Open the terminal and execute this command to see if your system needs to be defragmented:

Copy code

The code is as follows:

sudo e4defrag / -c

Enter the password and the program will quickly analyze your file system. If you have a lot of files, this process can take a minute, so be patient. You should see something like this:

Copy code

The code is as follows:

now/best size/ext

1. /var/log/syslog 3/1 4 KB 
2. /var/log/samba/log.nmbd 2/1 4 KB 
3. /var/log/boot.log 2/1 4 KB 
4. /var/log/auth.log 3/1 5 KB 
5. /var/log/ConsoleKit/history 3/1 10 KB 
 
Total/best extents 128413/128382 
Average size per extent 41 KB 
Fragmentation score 0 
[0-30 no problem: 31-55 a little bit fragmented: 56- needs defrag] 
This directory (/) does not need defragmentation. 
Done.

General cleaning methods for disks
1. Scan and compare important file systems regularly, and analyze those files that are often read and written

Copy code

The code is as follows:

#IS-IR/home>;files.txt
#diff filesold.txt files.txt

By analyzing and predicting the growth of space, we can also consider the compression of infrequent read-write files to reduce the occupation of space.
2. Check inodes consumption of spatial file system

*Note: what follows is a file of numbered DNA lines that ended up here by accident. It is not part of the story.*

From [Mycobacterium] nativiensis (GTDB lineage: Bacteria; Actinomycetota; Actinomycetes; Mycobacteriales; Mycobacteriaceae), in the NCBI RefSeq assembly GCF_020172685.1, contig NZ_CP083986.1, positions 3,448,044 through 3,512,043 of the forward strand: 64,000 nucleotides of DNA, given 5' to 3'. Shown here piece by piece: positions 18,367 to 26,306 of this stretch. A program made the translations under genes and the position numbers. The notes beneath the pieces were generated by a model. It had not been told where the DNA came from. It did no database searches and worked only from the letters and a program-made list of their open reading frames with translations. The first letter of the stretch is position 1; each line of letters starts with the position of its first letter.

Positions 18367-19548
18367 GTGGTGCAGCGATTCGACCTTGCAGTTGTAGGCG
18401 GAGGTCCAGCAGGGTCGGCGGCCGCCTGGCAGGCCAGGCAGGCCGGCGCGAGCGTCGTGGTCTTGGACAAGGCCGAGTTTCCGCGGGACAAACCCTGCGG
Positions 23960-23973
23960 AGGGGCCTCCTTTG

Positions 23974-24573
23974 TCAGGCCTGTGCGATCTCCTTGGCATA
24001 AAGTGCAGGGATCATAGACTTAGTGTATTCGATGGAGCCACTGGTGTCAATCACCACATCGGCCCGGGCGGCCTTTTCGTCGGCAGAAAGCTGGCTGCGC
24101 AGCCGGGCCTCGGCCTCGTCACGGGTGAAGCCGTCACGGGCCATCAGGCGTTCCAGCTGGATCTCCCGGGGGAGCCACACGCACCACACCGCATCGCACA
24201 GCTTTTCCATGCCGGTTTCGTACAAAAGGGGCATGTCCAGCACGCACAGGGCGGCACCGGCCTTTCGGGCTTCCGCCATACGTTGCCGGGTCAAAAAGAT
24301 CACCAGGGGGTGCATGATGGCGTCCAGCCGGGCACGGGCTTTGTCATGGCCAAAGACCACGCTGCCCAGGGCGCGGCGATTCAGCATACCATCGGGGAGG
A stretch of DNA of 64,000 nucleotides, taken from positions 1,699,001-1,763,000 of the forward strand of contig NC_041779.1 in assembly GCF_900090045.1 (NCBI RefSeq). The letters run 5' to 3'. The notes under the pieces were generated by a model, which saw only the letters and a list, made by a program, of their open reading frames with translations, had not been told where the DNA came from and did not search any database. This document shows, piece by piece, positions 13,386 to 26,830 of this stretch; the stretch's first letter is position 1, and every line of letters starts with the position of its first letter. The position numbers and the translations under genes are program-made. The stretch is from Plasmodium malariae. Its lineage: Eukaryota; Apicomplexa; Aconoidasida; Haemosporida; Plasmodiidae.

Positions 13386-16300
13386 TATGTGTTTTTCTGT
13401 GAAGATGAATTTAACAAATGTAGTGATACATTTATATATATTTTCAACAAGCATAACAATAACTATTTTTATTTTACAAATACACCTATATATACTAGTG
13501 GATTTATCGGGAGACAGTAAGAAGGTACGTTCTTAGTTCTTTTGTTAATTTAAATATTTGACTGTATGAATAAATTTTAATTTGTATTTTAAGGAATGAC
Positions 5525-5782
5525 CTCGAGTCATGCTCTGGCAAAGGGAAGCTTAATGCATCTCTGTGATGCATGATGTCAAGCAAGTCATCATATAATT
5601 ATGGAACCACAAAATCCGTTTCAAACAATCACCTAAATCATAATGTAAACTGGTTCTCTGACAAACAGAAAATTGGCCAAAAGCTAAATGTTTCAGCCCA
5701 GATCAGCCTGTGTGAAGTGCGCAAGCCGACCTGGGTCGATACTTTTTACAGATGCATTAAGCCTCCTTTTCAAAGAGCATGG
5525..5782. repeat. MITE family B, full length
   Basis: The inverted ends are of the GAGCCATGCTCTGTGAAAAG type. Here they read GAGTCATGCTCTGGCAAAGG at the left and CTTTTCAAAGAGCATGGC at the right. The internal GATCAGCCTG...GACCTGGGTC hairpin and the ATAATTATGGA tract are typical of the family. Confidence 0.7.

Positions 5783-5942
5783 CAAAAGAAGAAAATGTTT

Copy code

The code is as follows:

#df-i/home

If there are still a large number of inpdes available, it indicates that large files take up space. Otherwise, a large number of small files may occupy space.
3. Find the directory that takes up more space
View the space occupied by / home

Copy code

The code is as follows:

#du-hs/home

Check that the space occupied by / home is more than 1000m

Copy code

The code is as follows:

#du/awk’$1>;2000′

4. Find out the files that take up more space

Copy code

The code is as follows:

#find/home-size +2000K

5. Find the recently modified or created files
First touch a file of the time you want as follows

Copy code

The code is as follows:

#TOUCH-t 08190800 test
#find/home-newer test-print

Delete log

Copy code

The code is as follows:

#rm-rf/var/log/*

6. Connect the partitions
In the partition with space, connect the partition without empty space

Copy code

The code is as follows:

#in-s/home/use/home

7. Identify processes that consume a lot of space
According to different applications, find out the corresponding process and analyze the reasons.
8. Check and repair the file system

Copy code

The code is as follows:

#fsck-y/home

9. Restart the machine
With the above ten moves, we should be able to solve most of the problems, but the key is to plan the partition when installing. In addition, when the disk is found to be brute, do not rush, operate carefully, carefully analyze the cause, and then deal with it carefully. It should be noted that the above ten moves do not need to be executed in sequence. Some may be blocked by one move, and some may need to be used in combination with several moves. Be careful when deleting. If not, we have to increase the hard disk and re install the system
just so so:

Copy code